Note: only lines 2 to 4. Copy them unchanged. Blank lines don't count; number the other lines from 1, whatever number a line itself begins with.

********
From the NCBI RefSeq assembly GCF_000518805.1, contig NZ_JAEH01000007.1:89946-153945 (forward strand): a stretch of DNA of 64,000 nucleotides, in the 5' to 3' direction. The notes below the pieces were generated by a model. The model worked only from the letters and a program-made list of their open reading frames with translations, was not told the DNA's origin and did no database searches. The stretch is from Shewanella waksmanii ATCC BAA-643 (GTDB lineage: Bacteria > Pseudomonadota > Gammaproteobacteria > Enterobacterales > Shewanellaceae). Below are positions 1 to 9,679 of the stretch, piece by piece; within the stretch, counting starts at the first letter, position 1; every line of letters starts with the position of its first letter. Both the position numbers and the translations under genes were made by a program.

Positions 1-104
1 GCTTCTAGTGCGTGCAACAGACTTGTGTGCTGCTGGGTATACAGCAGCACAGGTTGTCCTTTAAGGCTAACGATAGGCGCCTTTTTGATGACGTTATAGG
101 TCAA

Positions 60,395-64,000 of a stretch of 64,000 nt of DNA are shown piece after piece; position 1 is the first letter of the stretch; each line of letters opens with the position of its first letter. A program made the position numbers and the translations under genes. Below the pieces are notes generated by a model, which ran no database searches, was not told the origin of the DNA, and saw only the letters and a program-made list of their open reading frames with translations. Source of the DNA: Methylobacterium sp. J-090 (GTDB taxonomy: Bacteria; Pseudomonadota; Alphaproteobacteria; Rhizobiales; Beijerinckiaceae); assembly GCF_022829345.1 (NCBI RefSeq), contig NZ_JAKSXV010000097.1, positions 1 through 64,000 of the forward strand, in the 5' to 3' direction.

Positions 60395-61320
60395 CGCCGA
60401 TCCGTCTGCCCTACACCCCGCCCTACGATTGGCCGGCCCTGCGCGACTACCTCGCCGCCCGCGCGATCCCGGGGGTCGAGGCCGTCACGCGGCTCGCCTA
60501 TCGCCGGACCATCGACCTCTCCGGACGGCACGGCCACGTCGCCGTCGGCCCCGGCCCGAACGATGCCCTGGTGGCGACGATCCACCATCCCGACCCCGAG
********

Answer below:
Positions 1-104
1 GCTTCTAGTGCGTGCAACAGACTTGTGTGCTGCTGGGTATACAGCAGCACAGGTTGTCCTTTAAGGCTAACGATAGGCGCCTTTTTGATGACGTTATAGG
101 TCAA